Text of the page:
Category Archives: movement

A piano, falling

I made this sound piece as a competition entry a little while ago. The competition said entries without sound effects, so I made a version like that. It didn’t get anywhere. I also made a mix with additional audio – which was what I really had in mind when I first saw the competition title (which I think is a great title!)

The full mix with additional audio is what I’m posting just now on Soundcloud and here. Text also below. Let me know what you think.

The picture is a CG image I made a bundle of years ago that seemed to fit – no performers or pianos were harmed in the making.

Thanks to: ERH at Freesound and huggy13ear at Freesound for piano and wind audio samples.

 

A piano, falling

Fourth floor. My music still unsung.
Uncertain how I got here. I know
all falls begin when yawning gravity
blackjack twists our real potential.

Third floor. Know me. Know who I am.
Half my soul’s piano – so play me sol-la softly,
Softly, Softly like old tv policemen nee-naw zed-cars,
catchee monkeys all so black-and-white.

Second floor. Coming into Grace land, Brothers,
carpets, travel goods, and bedding material.
Getting closer, the world’s air rising, our throats
fear-parched, croak, are we really going down?

First floor. Time dilates when falling, one beat
sheds sixty easy, squeezes out all our years,
flowing slowly like silk on serpentine.
Pray for a shiny handle – pray for a ripcord to pull.

Ground floor. Wo-ho-hoh! They call it ground rush,
tell virgin parachutists, not to anticipate
when you’re about come in to land because
that’s how bones end up really screwed.

Bargain Basement! An unexpected coda,
plunging beer traps left by lorry-men, we’ll pay
just a pound now, we’ll pay the ferryman,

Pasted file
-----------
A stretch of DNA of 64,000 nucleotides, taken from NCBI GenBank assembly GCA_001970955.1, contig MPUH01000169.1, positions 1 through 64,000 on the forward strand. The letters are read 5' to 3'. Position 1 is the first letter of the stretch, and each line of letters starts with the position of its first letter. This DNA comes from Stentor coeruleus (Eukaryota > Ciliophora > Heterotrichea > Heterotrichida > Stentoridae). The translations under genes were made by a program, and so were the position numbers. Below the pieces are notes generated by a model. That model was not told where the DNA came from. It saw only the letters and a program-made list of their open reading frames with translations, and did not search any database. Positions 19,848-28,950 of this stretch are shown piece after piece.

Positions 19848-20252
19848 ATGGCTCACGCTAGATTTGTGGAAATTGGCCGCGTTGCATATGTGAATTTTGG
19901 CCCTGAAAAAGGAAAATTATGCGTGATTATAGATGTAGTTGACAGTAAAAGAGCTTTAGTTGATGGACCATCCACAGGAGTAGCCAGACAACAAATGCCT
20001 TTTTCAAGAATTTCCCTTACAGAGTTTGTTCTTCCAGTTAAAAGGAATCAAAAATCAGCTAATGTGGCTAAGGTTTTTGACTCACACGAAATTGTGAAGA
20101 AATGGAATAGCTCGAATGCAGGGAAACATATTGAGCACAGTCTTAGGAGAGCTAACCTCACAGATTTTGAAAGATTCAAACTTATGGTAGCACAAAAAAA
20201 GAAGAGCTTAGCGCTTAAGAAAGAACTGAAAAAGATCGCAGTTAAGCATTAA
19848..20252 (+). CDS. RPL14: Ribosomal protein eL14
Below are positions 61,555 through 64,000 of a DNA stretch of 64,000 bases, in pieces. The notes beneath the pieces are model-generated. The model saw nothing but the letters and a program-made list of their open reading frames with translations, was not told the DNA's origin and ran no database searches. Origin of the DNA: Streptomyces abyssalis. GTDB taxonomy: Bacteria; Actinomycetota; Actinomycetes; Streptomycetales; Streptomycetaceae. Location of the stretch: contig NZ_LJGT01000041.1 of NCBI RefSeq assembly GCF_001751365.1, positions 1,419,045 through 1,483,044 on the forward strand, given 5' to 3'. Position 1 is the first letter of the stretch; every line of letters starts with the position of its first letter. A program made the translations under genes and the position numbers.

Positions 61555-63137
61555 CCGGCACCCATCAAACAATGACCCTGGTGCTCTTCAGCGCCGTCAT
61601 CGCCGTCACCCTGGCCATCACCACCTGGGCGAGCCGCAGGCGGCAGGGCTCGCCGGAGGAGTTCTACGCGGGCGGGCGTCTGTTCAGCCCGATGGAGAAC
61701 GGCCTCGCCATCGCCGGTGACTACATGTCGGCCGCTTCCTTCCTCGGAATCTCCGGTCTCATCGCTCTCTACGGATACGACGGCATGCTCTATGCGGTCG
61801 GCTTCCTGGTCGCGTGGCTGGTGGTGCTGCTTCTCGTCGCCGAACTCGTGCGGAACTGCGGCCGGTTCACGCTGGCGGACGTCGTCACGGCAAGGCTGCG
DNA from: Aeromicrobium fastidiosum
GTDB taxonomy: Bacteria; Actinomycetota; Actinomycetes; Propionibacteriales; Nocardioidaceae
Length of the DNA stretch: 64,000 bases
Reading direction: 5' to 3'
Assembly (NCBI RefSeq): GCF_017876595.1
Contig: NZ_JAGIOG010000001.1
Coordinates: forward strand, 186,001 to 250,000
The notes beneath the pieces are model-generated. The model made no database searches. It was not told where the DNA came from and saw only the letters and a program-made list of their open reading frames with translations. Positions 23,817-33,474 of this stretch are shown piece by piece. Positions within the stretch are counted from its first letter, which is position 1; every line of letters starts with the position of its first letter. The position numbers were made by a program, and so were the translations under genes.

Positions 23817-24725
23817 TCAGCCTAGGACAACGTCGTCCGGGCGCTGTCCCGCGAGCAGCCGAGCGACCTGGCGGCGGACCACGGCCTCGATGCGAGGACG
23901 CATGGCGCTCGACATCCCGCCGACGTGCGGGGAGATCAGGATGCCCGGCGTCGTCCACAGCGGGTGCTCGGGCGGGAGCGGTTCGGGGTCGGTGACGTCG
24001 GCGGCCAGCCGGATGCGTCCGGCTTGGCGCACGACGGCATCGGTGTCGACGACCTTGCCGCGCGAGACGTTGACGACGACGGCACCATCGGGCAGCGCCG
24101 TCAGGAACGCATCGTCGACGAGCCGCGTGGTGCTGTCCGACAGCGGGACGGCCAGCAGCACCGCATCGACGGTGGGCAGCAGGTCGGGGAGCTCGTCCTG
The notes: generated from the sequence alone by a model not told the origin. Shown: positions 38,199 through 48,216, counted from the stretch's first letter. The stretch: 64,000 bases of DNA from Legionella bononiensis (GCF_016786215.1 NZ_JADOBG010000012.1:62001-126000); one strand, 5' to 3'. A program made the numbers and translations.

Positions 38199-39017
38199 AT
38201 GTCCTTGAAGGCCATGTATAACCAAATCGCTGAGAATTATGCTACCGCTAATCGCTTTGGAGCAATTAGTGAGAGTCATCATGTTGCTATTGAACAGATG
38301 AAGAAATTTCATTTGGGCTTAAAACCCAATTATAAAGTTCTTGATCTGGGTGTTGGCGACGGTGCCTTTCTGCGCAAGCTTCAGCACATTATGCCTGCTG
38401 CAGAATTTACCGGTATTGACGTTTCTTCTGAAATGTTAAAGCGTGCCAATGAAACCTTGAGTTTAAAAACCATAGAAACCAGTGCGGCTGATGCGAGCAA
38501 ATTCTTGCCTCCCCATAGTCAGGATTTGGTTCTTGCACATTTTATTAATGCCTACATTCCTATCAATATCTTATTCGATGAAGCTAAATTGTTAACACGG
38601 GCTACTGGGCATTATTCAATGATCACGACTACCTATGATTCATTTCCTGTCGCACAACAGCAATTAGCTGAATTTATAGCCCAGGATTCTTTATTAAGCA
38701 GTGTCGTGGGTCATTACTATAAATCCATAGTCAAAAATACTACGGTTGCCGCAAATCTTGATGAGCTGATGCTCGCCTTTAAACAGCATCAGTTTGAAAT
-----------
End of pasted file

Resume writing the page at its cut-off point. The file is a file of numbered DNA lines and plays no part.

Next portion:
so play my forte strong now. Play, to make us brave.

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Walking out the words

Back in December I posted about The Curlew publishing one of my poems called ‘Horizoned’. Recently the editor got in touch with me to ask about using the poem for some teaching she is planning, and if I could record something about my motivation in making this kind of poem. I was delighted to do this of course, but I thought it might be fun to try to show something about what goes into some of my ‘wandering’ poems.

Really I wanted to take people on a wee walk, because there is something about being there (and getting there!) that is essentially important. An aspect of embodied poetry perhaps.

There’s a long tradition of walking poets – the Wordsworths and Bashō prominent among them. When I googled about the topic I found some fantastic work by Mike Collier of the University of Sunderland which is well worth a look.

Here is my wee piece, with a reading at the end. I tried to cover the questions of what and why seriously, but answering using images, sound and physical effort(!) as well as words. I hope the result is entertaining as well as informative…

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More posts about walking.

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Just

It’s intriguing how movement can turn one thing into another…

Just

A sudden start
as the passing wind
of preceding cars
eddies squirrel shimmies
from an unseen discard,
and the label, darker
than a clear bottle,
squirms a small
mammal’s jig.

Fists clench wheel,
I’m ready to pedal hard,
hazard up-thumb mercy,
break and clutch and pray
for life. But, no.
Time split squints
and it’s empty dead,
just more trash,
more unkillable
plastic.